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| Art |

Daniel Chimowitz' Fashion Art Is Not Made for the Young, Tall, and Pretty

An original piece from "Walking Canvases" shows the African, Latino, Polish, Spanish, British, Inuit, and Jewish melting pot of influences in Chimowitz's collections.EXPAND
An original piece from "Walking Canvases" shows the African, Latino, Polish, Spanish, British, Inuit, and Jewish melting pot of influences in Chimowitz's collections.
Courtesy of GSA House
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It's 10 in the morning, and Daniel Chimowitz already simmers with energy. He speaks with an impassioned flair that accentuates a hint of a twangy West Coast accent. (The London-born international artist and fashion designer grew up in San Francisco.) Mere minutes in conversation with Chimowitz pass before a moment of reckoning dawns on his companion: People who find themselves in the artist's company never grow bored.

Chimowitz's audacious, engaging charisma complements an equally daring creative repertoire. "Style is for yourself. When I dress, I only try to make myself grow. I don’t care what anyone thinks about what I’m wearing," Chimowitz proclaims, "because that's all that fashion should be about — taking risks for yourself."

With little warning, he launches into a string of analogies, one linking to another in an abstract train of thought.

Chimowitz's communication approach is a lot like his style. The artist combines graffiti art and painted images with hand-sewn clothing to produce what he calls "walking canvases." A fitting label that doubles as the title of the designer's upcoming exhibit at the Jewish Museum of Florida-FIU, "Walking Canvases," is the fashion designer's first museum show. But it's not his first fashion rodeo. His designs have been shown on the runways and in the galleries of Paris, London, Bejing, New York, Los Angeles, Las Vegas, San Francisco, and Miami.

Headlining the museum's Miami Art Week offerings, the exhibition includes installations showing Chimowitz's antiestablishment, do-it-yourself fashion. Influences on his various fabrics originate from London, South Africa (where his forefathers migrated to in the 1900s), Latin America (from the designer's mentors in California), Alaska's indigenous Tlingit community (a nod to one of his mothers), and his Polish and Jewish heritage (his other mom's ancestry).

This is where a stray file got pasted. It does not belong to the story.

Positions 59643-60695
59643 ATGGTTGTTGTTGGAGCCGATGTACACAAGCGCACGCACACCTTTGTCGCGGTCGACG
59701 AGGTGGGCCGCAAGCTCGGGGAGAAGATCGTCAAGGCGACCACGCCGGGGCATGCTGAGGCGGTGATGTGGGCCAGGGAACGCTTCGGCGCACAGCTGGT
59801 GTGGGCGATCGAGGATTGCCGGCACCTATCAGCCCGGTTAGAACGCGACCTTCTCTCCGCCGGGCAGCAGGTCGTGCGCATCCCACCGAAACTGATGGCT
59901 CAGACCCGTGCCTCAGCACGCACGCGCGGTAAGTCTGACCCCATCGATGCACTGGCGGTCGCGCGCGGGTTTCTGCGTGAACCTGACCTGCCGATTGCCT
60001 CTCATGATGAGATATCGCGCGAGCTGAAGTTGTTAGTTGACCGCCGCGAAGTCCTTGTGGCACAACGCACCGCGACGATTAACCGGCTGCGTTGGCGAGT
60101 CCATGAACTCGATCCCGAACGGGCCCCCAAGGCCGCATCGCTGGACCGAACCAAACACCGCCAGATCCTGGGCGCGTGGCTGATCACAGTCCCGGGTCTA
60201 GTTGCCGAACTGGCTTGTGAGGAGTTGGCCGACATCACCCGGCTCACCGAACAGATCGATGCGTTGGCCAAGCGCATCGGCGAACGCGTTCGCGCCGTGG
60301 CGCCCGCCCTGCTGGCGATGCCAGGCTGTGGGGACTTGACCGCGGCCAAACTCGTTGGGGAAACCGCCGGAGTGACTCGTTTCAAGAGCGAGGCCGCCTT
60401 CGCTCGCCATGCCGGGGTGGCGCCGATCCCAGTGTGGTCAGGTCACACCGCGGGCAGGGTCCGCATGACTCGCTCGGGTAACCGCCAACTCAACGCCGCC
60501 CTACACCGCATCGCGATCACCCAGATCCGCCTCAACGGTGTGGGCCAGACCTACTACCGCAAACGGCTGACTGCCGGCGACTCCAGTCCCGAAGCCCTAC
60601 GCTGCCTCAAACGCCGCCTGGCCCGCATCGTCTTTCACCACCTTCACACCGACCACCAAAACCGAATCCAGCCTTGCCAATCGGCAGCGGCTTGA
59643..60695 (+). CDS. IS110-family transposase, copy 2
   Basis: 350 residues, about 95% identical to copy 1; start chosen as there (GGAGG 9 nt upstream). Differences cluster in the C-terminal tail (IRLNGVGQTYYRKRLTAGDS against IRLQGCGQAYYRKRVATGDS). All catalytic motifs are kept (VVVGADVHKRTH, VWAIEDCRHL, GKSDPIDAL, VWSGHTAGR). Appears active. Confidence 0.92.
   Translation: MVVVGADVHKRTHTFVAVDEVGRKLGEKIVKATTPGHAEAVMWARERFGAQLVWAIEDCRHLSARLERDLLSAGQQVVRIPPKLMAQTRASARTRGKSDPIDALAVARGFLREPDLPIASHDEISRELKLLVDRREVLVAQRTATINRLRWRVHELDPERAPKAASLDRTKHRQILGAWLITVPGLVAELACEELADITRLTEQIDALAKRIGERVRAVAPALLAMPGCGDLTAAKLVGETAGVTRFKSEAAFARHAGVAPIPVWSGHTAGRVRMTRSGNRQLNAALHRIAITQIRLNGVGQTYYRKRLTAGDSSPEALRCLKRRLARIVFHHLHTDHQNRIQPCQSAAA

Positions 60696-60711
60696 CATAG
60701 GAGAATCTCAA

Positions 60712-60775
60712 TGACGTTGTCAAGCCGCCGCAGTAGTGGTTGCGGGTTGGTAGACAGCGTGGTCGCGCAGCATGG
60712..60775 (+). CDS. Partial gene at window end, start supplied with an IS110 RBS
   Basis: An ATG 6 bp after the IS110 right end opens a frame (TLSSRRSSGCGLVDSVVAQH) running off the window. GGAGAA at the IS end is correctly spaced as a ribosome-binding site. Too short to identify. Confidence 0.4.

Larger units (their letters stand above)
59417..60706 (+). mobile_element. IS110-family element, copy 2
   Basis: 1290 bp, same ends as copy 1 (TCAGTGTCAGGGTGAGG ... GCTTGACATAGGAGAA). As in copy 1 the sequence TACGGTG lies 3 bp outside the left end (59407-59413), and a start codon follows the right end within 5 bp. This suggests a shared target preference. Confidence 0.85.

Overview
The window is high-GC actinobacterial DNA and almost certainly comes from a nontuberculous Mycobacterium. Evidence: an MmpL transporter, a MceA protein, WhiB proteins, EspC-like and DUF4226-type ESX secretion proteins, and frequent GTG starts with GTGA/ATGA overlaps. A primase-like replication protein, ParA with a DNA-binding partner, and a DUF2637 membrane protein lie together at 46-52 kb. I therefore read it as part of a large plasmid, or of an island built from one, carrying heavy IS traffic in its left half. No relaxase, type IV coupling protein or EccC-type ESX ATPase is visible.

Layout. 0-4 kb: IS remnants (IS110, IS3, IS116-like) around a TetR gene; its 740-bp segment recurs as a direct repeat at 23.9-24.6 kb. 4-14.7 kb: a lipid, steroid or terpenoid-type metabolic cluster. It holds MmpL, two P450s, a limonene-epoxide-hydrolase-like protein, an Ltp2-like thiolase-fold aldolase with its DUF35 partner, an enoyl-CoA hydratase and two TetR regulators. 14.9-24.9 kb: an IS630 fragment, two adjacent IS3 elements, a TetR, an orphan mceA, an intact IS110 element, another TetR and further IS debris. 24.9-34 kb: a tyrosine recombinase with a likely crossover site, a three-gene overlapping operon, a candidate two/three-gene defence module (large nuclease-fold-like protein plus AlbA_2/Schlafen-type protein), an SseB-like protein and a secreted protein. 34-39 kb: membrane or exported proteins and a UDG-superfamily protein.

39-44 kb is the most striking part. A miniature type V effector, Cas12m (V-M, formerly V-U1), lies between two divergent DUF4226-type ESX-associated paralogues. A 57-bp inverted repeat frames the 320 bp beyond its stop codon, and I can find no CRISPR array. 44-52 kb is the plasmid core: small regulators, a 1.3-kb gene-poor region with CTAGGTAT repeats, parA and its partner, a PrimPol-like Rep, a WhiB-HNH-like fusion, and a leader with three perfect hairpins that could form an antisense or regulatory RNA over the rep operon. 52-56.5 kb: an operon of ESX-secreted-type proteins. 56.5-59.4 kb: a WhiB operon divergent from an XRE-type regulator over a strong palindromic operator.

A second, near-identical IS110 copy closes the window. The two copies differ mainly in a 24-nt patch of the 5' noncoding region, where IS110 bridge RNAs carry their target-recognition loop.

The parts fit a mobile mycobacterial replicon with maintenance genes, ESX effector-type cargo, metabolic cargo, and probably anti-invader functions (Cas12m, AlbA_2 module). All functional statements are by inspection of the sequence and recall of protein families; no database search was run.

Fashion designer and artist Daniel Chimowitz prepares for his exhibition headlining Art Basel season.EXPAND
Fashion designer and artist Daniel Chimowitz prepares for his exhibition headlining Art Basel season.
Courtesy of GSA House

If your head is spinning from that melting pot of ethnicities, fear not. What can be gleaned from his stories of trips across the globe and a background as extraordinary as they come is the vision of an artist seeking to revive a universal philosophy. "We’ve lost our warrior culture. The average man is disconnected from our past of being warriors, from being in the jungle... My pieces are about being a warrior."

The designer says his compositions are targeted to more than just one gender. "It's not just for men; it's also for women. It's them feeling like warriors and pretty and strong — an alpha. I guess that's what I’m trying to cultivate, an alpha person."

This wearable art isn't intended for the thin and pretty. His work is meant to be celebrated by those who don't measure up to rigid industry standards: "My fashion is not for 5-11, size 2 women." He proudly declares that his customers are "all shapes and sizes and ages." The transformative artist speaks to his mission of promoting self-confidence through what you wear. "I feel like there’s this stigma with fashion that you have to be young and tall and pretty to be fashionable. My favorite fashionistas are in their 80s or 90s!"

Allow your expectations of "Walking Canvases" to roam unchecked and free, much like the creator behind the exhibit. He has many plans for the event, including parking a fire truck in front of the museum and printing Willy Wonka-style golden tickets for potential night viewings. Chimowitz is committed to making this show an affair to remember, just like he's dead set on making fashion art accessible. He says one of the best parts is that the collection is interactive: Visitors can try on his works. "My mission is to transform people and to heal them," he says, "heal them through color therapy."

"Daniel Chimowitz: Walking Canvases." Through February 3, 2019, at the Jewish Museum of Florida-FIU, 301 Washington Ave., Miami Beach; 305-672-5044; jmof.fiu.edu. General admission is free for members, $12 for nonmembers.

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